Schwarzman gives $350M for MIT College of Computing
(Bloomberg) --Stephen Schwarzman, head of Blackstone Group LP, has given $350 million -- his largest personal gift -- to help establish a college of computing at the Massachusetts Institute of Technology.
The MIT Stephen A. Schwarzman College of Computing is part of a $1 billion commitment from the university and will address the opportunities and challenges produced by the prevalence of computing and the rise of artificial intelligence, the Cambridge, Massachusetts-based school said in a statement Monday.
Schwarzman, who has a net worth of $12.8 billion according to the Bloomberg Billionaires Index, splashed onto the big-giving scene in 2008 with $100 million to the New York Public Library.
His name will be on a campus center at Yale University for his $150 million gift. He also created the Schwarzman Scholars program at Tsinghua University in Beijing to educate future global leaders about China. He’s contributed and raised funds for the program totaling $578 million to date.
Earlier this year, he gave $25 million to his public high school in Abington, Pennsylvania, to expand science and technology instruction. The school was to be renamed after him but criticism from the community shelved those plans.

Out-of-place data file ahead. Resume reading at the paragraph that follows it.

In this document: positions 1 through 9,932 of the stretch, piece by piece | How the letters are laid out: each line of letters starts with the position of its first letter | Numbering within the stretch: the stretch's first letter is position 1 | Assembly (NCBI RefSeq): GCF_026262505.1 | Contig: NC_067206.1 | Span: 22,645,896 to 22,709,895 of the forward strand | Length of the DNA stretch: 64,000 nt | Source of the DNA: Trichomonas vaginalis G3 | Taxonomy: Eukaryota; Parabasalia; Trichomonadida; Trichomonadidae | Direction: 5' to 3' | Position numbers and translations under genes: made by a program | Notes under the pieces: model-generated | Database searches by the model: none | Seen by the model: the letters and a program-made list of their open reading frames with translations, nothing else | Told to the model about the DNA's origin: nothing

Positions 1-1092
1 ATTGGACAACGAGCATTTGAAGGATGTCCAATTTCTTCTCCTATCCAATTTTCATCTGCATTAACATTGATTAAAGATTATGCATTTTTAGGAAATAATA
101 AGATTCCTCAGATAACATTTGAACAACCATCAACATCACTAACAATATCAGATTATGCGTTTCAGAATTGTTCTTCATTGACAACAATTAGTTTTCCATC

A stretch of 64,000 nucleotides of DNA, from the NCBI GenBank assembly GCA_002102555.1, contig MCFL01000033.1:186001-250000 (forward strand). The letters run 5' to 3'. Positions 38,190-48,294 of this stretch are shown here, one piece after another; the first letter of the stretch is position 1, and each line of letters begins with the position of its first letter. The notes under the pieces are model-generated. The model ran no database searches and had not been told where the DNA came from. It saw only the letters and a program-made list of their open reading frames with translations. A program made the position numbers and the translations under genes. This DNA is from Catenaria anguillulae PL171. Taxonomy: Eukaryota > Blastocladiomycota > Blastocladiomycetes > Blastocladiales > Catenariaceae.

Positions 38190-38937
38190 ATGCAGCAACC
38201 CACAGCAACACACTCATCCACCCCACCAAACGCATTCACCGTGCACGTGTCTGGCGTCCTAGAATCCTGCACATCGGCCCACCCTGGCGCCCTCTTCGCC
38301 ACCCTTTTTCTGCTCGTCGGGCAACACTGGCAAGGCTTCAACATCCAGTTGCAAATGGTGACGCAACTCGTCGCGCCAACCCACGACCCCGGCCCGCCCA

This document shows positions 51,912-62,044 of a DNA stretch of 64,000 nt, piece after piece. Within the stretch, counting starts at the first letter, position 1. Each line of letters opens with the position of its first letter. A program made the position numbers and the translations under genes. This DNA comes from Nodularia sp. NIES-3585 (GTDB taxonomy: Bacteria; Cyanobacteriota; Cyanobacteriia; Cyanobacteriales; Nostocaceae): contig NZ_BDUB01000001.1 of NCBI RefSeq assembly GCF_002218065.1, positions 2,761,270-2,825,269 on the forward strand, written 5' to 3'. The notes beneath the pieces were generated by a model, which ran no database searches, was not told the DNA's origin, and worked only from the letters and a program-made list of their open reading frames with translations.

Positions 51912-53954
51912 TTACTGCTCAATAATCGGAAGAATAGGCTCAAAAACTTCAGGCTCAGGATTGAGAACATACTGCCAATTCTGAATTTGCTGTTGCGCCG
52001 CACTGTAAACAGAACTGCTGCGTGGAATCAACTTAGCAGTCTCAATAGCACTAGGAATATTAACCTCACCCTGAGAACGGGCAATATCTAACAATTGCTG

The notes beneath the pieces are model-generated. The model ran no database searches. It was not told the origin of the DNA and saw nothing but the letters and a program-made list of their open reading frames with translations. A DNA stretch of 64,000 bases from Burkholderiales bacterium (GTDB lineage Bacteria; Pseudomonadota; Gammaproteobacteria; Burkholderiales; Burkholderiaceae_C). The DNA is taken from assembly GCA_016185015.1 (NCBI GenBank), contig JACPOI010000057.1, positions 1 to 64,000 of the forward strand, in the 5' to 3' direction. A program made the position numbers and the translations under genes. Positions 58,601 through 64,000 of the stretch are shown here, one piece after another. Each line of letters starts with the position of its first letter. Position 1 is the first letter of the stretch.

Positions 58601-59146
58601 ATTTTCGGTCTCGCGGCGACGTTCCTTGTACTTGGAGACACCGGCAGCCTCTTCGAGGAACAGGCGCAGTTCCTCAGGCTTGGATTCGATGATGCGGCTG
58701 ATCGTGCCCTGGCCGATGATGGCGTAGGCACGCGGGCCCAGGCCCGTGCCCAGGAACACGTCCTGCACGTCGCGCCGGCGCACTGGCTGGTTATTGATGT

Schwarzman’s gift isn’t the largest ever to a university. Nike Inc.’s Phil Knight has given $500 million to the University of Oregon, $500 million to Oregon Health and Science University and $400 million to Stanford University.
John Paulson gave $400 million to Harvard University’s engineering school. The University of Chicago’s business school was renamed after David Booth following his $300 million gift.
U.S. colleges led by Harvard and Stanford reaped a record $43.6 billion in charitable contributions in fiscal 2017, according to the Council for Aid to Education, which tracks university giving. Less than 1 percent of all colleges accounted for almost 30 percent of the total raised in the year through June 30, 2017, the latest figures available.
The MIT college is slated to open in September 2019, with construction of a new building on the school’s campus, set to be completed in 2022, according to today’s statement. Fifty new faculty positions will be created.
“There is no more important opportunity or challenge facing our nation than to responsibly harness the power of artificial intelligence so that we remain competitive globally and achieve breakthroughs that will improve our entire society,” Schwarzman said in the statement.
MIT President L. Rafael Reif said the new school will be “an intellectual foundry for powerful new AI tools,” and one that equips students and researchers “to think critically about the human impact of their work.”
The initiative marks the “single largest investment in computing and AI by an American academic institution,” MIT said in the statement.